Heroes In Black and White: Pavel Nedved
Continuing the series of Bianconeri legends, we look back on the career of the recently retired Pavel Nedved.
Best known for his ferocious shooting and scoring countless goals with both feet, he also offered superb playmaking ability. Allied to this flair and creativity was a superb amount of effort and tenaciousness. It is this that marked Nedved as one of the best players of his generation.
He was a complete footballer. So often skilful wide-men are guilty of not tracking back, but Nedved’s workmanlike attitude made him an excellent team player, suited to a variety tactics and positions. Able to turn a game on its head with a moment of brilliance at one end of the pitch, in his prime he would rarely be caught out as the defensive culprit at the other end.
Nedved’s career began in obscurity at Dulka Prague before moving to cross-town rivals Sparta. Here he made almost 100 appearances, still relatively unknown until his 4th minute goal for the Czech Republic against Italy at Anfield during Euro 96. This goal, and his country's run to the final, earned him a move to Lazio.
His time in Rome coincided with one of the most successful spells in the club's history, culminating in only their second ever Scudetto victory in 2000. Nedved also helped Lazio win two Italian Cups, two Italian Super Cups, a UEFA Super Cup, and the last ever UEFA Cup Winners' Cup. Nedved also scored that competition's last ever goal.
The summer of 2001 saw the midfielder move to Juventus as part of a dramatic rebuilding of the Bianconeri squad. The new-look Juve stormed to success, winning back-to-back league titles and Italian Super Cups.
In his second season, Nedved dominated the team, driving them on from his wide left position, being a major influence in Europe. Nedved scored a wonderful goal in the Champions League semifinal against Real Madrid. This victory came at the ultimate price for Nedved, suspended for the final for accumulating too many yellow cards.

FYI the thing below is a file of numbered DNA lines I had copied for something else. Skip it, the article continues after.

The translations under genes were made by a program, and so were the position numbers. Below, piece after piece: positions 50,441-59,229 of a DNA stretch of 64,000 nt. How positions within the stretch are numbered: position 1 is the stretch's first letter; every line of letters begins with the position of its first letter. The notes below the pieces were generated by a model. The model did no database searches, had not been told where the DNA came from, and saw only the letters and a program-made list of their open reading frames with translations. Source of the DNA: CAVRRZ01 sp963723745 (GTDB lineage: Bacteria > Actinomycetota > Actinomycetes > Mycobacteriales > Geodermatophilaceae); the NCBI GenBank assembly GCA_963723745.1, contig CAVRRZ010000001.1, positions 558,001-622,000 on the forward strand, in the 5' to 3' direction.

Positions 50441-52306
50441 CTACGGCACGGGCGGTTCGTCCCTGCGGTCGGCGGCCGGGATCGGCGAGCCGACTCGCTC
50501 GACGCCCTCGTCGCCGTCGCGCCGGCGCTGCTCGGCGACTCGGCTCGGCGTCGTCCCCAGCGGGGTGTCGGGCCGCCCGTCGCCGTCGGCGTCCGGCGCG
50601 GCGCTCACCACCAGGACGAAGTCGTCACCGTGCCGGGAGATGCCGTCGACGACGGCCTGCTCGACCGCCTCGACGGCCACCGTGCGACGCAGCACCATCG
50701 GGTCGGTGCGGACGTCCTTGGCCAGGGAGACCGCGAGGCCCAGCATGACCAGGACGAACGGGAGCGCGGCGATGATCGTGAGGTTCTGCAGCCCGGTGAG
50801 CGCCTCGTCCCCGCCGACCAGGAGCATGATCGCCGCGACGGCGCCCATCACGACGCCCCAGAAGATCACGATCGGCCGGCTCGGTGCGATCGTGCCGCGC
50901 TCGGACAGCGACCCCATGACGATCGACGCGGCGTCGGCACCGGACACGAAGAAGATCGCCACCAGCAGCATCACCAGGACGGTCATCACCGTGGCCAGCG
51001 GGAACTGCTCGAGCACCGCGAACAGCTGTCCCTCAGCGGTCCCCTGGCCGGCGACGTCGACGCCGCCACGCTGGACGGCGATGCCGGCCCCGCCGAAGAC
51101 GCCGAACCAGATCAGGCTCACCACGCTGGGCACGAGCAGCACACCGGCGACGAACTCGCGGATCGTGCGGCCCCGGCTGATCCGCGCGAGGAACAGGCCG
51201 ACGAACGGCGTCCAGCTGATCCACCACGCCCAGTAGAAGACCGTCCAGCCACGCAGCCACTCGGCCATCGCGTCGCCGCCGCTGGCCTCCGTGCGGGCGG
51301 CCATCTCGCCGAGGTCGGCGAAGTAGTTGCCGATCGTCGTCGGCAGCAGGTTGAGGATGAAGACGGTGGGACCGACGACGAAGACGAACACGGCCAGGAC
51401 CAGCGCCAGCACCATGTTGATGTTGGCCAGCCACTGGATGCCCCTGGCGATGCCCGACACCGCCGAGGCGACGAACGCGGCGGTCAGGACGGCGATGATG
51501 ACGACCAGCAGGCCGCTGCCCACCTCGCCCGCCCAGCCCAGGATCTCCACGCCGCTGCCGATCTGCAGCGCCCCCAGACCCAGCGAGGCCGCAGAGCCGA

Juventus fell flat in the final, losing on penalties to Milan, with many fans and pundits blaming the lack-lustre performance on the absence of Nedved.
His contribution was rewarded as he received the 2003 Balon D’Or, as well as the Serie A Footballer and Foreign Footballer of the Year awards, fitting recognition for a truly remarkable season.
Two more Scudetti followed, sadly revoked as part of Juventus’s Calciopoli punishment. With relegation from Serie A, the future of Pavel Nedved as a Juventus player was heavily discussed. He dispelled those rumors by vowing to return to Juventus in order to return the club to Serie A, showing great devotion to the club he loved.
Alongside Del Piero, Buffon and Trezeguet, Juventus and Nedved triumphed, winning the Serie B title.
On 26 February 2009, Nedvěd announced that he would retire at the end of the season, his last game coming fittingly against Lazio. Nedved was named captain, and the fans showed their appreciation of a club legend at the final whistle, with the whole squad donning number 11 shirts to pay tribute to the Czech fury.
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